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Pipsta / Simple Web-Printing Pre-Requisites

Difficulty Level


  • This tutorial guides the user through setting up a server-side database and requires some broad knowledge of Information Technology terminology and confidence/resilience against things not going as planned!
  • You may need the assistance of an IT professional in order to navigate firewall and other security considerations.
  • Payment to third party web hosting companies may be required.

Time to Complete


  • The duration of this aspect is not definable as it relies on third party web-hosting and payment transaction completion. It can take 30 minutes for hosting to become active, so allow a few hours to complete this tutorial.

Who Should Read This Document

This tutorial, along with Web Send and Web Print focus on getting the Pipsta to act as a basic web printer, and –as such—web hosting is required.

This document is intended for use by those wishing to work through the web printing tutorials to deliver a fully-working (albeit light implementation) web printer. It is necessary to complete this tutorial, Web Send and Web Print in sequence to deliver a working system.

This document may also serve as a guide to those interested in using Python to send data from point to point via a MySQL database in the ‘Cloud’.


There are a number of ways of implementing M2M (machine to machine) or IoT (Internet of Things) systems to send data from one device, via the web, to another device. There are many service providers already catering to this requirement and some of these will be covered in future Pipsta tutorials.

In this tutorial, you will be guided through setting up your own system from first principles. As well as serving as a useful grounding in the ins and outs of web hosting, it is hoped that this approach will allow you to tailor your system to your particular requirements rather than coerce your system into meeting the standard interfaces and protocols of specific providers. It is also hoped that this will then allow your system to be readily ported between providers without too much re-engineering effort, mitigating long-term risk.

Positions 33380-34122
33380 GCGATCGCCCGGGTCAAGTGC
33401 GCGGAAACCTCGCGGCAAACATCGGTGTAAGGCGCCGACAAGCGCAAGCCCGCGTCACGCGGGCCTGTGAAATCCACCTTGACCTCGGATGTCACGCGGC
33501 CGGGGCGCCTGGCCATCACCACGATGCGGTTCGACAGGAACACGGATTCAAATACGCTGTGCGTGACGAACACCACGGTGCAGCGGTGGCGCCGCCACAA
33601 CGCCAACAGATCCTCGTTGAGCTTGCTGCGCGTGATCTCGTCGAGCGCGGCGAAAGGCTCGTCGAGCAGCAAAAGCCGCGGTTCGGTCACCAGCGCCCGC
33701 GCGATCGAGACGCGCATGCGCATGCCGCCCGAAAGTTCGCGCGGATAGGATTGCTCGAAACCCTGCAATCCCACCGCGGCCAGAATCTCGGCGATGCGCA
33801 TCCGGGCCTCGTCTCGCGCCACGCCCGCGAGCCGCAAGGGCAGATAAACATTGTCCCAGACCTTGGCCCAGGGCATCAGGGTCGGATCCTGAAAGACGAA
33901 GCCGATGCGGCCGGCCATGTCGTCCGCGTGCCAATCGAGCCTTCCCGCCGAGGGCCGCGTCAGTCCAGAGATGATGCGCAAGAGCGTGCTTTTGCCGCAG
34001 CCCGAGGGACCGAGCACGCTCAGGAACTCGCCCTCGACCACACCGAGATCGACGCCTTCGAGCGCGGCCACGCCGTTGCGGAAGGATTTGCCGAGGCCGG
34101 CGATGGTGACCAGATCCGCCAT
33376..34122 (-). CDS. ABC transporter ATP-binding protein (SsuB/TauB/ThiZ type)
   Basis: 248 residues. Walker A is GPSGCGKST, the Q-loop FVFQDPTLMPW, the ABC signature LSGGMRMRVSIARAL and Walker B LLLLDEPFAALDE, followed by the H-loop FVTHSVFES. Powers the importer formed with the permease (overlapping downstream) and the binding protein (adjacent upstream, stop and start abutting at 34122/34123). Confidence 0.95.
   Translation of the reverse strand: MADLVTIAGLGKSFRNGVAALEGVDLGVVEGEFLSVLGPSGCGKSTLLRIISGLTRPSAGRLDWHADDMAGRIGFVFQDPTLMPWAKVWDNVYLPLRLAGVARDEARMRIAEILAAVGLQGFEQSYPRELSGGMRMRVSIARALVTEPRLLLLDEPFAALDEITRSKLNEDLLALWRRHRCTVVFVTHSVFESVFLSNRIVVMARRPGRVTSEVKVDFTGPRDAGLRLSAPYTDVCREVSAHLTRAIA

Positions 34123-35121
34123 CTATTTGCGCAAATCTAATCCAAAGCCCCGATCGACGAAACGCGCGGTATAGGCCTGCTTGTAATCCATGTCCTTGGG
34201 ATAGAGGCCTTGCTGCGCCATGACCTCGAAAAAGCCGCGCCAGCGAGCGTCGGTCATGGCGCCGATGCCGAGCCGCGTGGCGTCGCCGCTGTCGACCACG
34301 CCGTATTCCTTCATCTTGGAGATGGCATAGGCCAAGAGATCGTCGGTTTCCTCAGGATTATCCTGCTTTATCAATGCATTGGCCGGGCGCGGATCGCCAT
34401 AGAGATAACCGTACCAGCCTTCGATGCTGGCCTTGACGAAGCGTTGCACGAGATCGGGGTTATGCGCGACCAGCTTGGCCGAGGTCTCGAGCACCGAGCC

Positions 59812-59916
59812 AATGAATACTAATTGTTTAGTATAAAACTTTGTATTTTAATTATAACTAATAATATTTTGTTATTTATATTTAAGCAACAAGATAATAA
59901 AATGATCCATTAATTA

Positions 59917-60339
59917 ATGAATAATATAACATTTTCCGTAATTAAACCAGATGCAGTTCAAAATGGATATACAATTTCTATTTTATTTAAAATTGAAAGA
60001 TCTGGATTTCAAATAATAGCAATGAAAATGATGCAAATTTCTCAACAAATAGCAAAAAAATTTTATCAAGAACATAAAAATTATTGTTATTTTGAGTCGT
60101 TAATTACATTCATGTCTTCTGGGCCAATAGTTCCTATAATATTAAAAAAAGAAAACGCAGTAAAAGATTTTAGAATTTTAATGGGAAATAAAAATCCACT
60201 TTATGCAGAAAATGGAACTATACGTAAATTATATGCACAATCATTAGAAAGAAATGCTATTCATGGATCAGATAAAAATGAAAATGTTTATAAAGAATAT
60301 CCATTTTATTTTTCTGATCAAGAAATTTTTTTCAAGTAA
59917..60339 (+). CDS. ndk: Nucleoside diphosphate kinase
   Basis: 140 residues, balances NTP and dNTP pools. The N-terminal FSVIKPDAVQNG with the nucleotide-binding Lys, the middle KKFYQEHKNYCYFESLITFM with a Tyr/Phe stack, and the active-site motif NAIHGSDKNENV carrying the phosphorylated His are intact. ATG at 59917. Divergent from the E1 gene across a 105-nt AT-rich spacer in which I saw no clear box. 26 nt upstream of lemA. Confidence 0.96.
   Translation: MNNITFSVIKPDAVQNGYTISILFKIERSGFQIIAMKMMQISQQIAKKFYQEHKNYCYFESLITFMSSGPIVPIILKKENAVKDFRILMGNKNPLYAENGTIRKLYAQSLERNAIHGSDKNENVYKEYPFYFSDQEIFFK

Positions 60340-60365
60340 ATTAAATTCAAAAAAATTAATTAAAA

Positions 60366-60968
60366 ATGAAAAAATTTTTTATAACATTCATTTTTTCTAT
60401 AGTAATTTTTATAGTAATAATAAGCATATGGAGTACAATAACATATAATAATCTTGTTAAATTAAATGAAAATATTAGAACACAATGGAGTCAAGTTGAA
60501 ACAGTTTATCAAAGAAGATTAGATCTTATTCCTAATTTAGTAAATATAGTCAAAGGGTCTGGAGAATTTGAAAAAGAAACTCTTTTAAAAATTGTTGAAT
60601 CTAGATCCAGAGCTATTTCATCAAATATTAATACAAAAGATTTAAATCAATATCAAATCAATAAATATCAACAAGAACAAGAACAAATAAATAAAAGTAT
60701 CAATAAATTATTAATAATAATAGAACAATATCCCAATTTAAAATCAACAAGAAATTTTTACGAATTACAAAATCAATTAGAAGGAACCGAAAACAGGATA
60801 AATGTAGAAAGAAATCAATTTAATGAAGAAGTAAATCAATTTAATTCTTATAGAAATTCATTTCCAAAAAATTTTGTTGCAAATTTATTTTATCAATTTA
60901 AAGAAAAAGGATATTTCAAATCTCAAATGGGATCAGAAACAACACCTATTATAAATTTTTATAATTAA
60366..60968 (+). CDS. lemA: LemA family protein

You will not require your Pipsta for this tutorial. You may wish to use a full-sized desktop computer in order to work effectively and quickly, and to make secure payments if these are required by the web hosting company you select.

Picking a Web Hosting Company

There are many web hosting companies that offer free services, which can be particularly helpful when experimenting. If you have already paid for a domain, some providers will permit you to use this. If not, you can often buy a domain through the web hosting company for a more seamless experience.

In this example, we will use the web hosting company FreeHostia as their Chocolate Plan meets the following essential and/or desirable requirements:

  • Essential: MySQL database (a single 10MB database, adequate for demonstration purposes),
  • Essential: Python support (for writing server-side scripts).
  • Desirable: No monthly fee
  • Desirable: Free setup
  • Desirable: Scalable (for larger or more databases should these be needed later)
  • Desirable: phpMyAdmin for setting up the database

Setting-Up a FreeHostia Account

1) Go to

2) Select the ‘Chocolate’ option from the home page:


3) Select ‘Take it now’:


4) Set-up the domain name to host. If you do not have an existing domain name, or are unsure about setting the DNS (Domain Name System) to FreeHostia’s requirements, the simplest option is to select a new domain and pay for this. This can cost ~$10 for a year.

5) Fill-in all pertinent information on the account holder and progress through to the payment screen.

6) Once you have paid, there will be a delay whilst your hosting provision is created. This delay could be considerable!


7) Once you receive notification that your domain is active, follow the link emailed to you and set your password.

8) Now log in to the control panel:


9) Click the Databases tab at the top of the screen, and select MySQL Databases.


10) Select ‘Create a New Database’:


11) Assign the database a name by appending “db” to the end of your user name, and provide a password that is different to your login password:


12) You should now have a database set-up as follows:


13) Click phpMyAdmin, then ‘Databases’


14) Click the database link

15) Once the database view appears, click ‘Create Table’


16) Create a table named “printdata”, and assign 4 columns.

17) Now add the following fields and types:


18) Now click ‘Save’

19) On the top bar, you should see something like the following. There are 3 important fields here:

  • host (in the form n.n.n.n)
  • port (the number following the colon (:))
  • db (the name you created above, ending in “_db”


20) Make a note of all of these parameters, including the password for the database, and keep these safe for the next tutorial.

21) You have now done all the preparatory work you need to start working with your own web- hosted database.

Next Steps

The next step of the Web-printing system is to complete the following tutorial:

Shutting Pipsta Down Safely

If you did setup your web hosting provision using the Raspberry Pi, please follow the instructions below.

Whilst the printer is resilient when it comes to powering down, the Raspberry Pi must undergo a strict shutdown process to avoid corrupting the Micro SD card. The most straightforward method of doing this is to double-click the ‘Shutdown’ icon on the desktop.

If you are already in LXTerminal, type sudo shutdown –h now to shut-down the Raspberry Pi immediately.


Always make sure ALL activity on the Raspberry Pi'’s green LED (the LED on the right) has stopped before removing the power!

End of Document